|Comments from the First Nations Leadership Council regarding federal Speech from the Throne|
FOR IMMEDIATE RELEASE
October 16, 2007
Coast Salish Territory/Vancouver - The First Nations Leadership Council, while pleased with the federal government's commitment to issue an apology to the Residential School survivors as well as the commitment to the creation of an independent specific claims body, sees many gaps in today's Speech from the Throne.
"The First Nations Leadership Council and many other First Nations organizations have long called for an apology from the federal government as a necessary part of the healing and reconciliation process for the victims of the government and church run residential school system", said Grand Chief Edward John of the First Nations Summit. "This apology will be a critical component in allowing our people to move forward from this dark, disturbing and painful time in our history. The First Nations Leadership Council looks forward to more details on the nature, content and timing of the apology".
Grand Chief John, a residential school survivor and one of the early First Nations activists in BC to get both governments and churches to deal with residential school abuses, also paid special recognition to all the residential school survivors who bravely launched court cases which ultimately brought the governments and churches to the table and laid the groundwork for today's announcement of a pending apology.
BC Assembly of First Nations Regional Chief A-in-chut (Shawn Atleo) is encouraged by the promises the Conservative Government has made regarding First Nations issues in the Speech from the Throne. "As the Harper Government sets its agenda for the coming session of parliament, First Nations people see a tremendous opportunity to see further progress on important issues", he said, "I am especially pleased to see a commitment to introduce Specific Claims Legislation."
Since July of this year, Regional Chief A-in-chut (Shawn Atleo) has served as Co-chair of the Specific Claims Task Force. Working in conjunction with Canadian representatives the task force has sought ways to develop specific claims legislation and reforms that will introduce much needed independence and impartiality into the specific claims resolution process. At the time the task force was struck, First Nations across Canada expressed cautious optimism at an effort to bring a new approach to resolving specific land claims. It is hoped new legislation would help reduce the current backlog of over 1000 claims (50% of which are in BC).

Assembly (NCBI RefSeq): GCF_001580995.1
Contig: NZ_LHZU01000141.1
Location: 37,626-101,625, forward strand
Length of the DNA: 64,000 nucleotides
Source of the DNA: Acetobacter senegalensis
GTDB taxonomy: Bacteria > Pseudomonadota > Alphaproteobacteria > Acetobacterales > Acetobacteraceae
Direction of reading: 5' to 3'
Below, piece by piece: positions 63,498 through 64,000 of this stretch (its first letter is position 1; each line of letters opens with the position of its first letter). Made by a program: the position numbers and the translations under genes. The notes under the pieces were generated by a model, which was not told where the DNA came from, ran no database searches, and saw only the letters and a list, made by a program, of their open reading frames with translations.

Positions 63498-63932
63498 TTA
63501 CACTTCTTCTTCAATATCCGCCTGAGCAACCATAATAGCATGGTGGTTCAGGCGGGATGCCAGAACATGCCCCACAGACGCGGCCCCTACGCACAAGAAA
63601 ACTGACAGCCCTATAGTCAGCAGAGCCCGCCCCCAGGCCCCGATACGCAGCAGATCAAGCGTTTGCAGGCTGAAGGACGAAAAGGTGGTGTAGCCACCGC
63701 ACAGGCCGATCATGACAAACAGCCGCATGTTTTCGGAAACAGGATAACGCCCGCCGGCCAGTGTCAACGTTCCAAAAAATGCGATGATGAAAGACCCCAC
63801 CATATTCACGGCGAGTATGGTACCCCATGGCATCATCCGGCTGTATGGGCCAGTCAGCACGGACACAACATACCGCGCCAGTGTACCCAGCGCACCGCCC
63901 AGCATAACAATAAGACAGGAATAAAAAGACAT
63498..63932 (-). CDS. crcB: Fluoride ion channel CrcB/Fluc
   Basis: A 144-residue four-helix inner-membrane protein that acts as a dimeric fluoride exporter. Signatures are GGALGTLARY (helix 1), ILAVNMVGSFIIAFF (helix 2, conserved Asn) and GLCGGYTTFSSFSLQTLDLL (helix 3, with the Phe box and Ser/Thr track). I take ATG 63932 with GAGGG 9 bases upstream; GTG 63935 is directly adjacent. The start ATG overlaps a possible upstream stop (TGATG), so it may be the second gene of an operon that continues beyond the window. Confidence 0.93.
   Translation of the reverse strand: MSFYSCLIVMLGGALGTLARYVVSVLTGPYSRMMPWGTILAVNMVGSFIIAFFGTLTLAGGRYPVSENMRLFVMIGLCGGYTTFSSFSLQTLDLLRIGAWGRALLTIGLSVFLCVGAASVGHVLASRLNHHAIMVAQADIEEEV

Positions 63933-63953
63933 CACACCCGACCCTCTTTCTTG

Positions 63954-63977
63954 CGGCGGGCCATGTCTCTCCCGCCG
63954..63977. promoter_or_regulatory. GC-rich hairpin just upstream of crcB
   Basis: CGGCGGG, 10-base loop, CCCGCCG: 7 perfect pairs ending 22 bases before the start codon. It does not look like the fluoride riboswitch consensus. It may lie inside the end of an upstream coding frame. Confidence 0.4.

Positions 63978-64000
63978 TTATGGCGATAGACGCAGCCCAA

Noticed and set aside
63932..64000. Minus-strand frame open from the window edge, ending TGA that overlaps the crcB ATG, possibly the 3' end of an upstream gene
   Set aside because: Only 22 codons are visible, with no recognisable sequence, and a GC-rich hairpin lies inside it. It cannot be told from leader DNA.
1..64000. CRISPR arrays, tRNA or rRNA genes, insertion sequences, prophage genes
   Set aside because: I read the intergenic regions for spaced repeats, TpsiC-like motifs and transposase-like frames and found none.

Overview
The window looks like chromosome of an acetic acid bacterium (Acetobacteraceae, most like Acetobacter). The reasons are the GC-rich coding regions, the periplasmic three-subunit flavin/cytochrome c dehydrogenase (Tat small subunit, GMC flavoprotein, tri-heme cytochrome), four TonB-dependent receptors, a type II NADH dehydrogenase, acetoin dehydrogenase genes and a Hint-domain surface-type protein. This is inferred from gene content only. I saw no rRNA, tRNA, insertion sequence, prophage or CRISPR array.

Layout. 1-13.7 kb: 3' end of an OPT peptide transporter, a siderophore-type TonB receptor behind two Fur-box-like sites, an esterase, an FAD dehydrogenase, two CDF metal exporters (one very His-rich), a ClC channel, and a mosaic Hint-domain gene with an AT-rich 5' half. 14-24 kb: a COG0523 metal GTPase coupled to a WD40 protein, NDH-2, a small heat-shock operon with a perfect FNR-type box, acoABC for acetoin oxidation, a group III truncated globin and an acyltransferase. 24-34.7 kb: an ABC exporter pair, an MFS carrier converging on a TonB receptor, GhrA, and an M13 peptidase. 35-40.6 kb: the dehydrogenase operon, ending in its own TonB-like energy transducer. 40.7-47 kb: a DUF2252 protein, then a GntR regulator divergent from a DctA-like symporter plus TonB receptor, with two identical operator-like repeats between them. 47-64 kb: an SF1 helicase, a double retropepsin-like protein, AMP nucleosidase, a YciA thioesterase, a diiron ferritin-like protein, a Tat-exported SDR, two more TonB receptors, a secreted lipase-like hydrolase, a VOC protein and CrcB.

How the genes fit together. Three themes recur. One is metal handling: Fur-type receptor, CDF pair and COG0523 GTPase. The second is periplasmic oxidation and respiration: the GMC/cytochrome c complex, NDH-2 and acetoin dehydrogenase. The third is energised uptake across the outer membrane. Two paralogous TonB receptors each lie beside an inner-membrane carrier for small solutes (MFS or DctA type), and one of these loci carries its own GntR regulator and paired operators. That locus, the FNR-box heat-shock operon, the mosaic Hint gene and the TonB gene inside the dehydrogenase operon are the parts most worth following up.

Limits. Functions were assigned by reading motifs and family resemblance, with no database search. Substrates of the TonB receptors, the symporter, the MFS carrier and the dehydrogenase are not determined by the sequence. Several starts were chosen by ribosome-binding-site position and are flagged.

"If you have heard one Federal Throne Speech, you have heard them all. All they are is a collection of warm fuzzy commitments and political posturing. The time for political poetry is over. First Nations communities are in desperate need of concrete, tangible results", said Grand Chief Stewart Phillip, President of the Union of BC Indian Chiefs. "Given the unprecedented budget surpluses, there is no good reason why the Government of Canada can not immediately commit to a process of true reconciliation of Aboriginal Title and respect for our Aboriginal and Treaty Rights".
"We call on Canada to identify in the upcoming budget increased funding for programs protecting women and children from violence - lest we forget the many missing and murdered women of the Highway of Tears and from Vancouver's downtown eastside. Canada should also reconsider its limited approach to specific claims by truly reflecting the real-world value of the lands lost in their offers of resolution", added Grand Chief Phillip.
The First Nations Leadership Council will be looking to the next federal budget as a stronger indication on whether the current federal government will step up to address the desperate and deplorable socio-economic circumstances faced by our communities.
The First Nations Leadership Council is comprised of the political executives of the BC Assembly of First Nations, First Nations Summit, and the Union of BC Indian Chiefs.
The Council works together to politically represent the interests of First Nations in British Columbia and develop strategies and actions to bring about significant and substantive changes to government policy that will benefit all First Nations in British Columbia.
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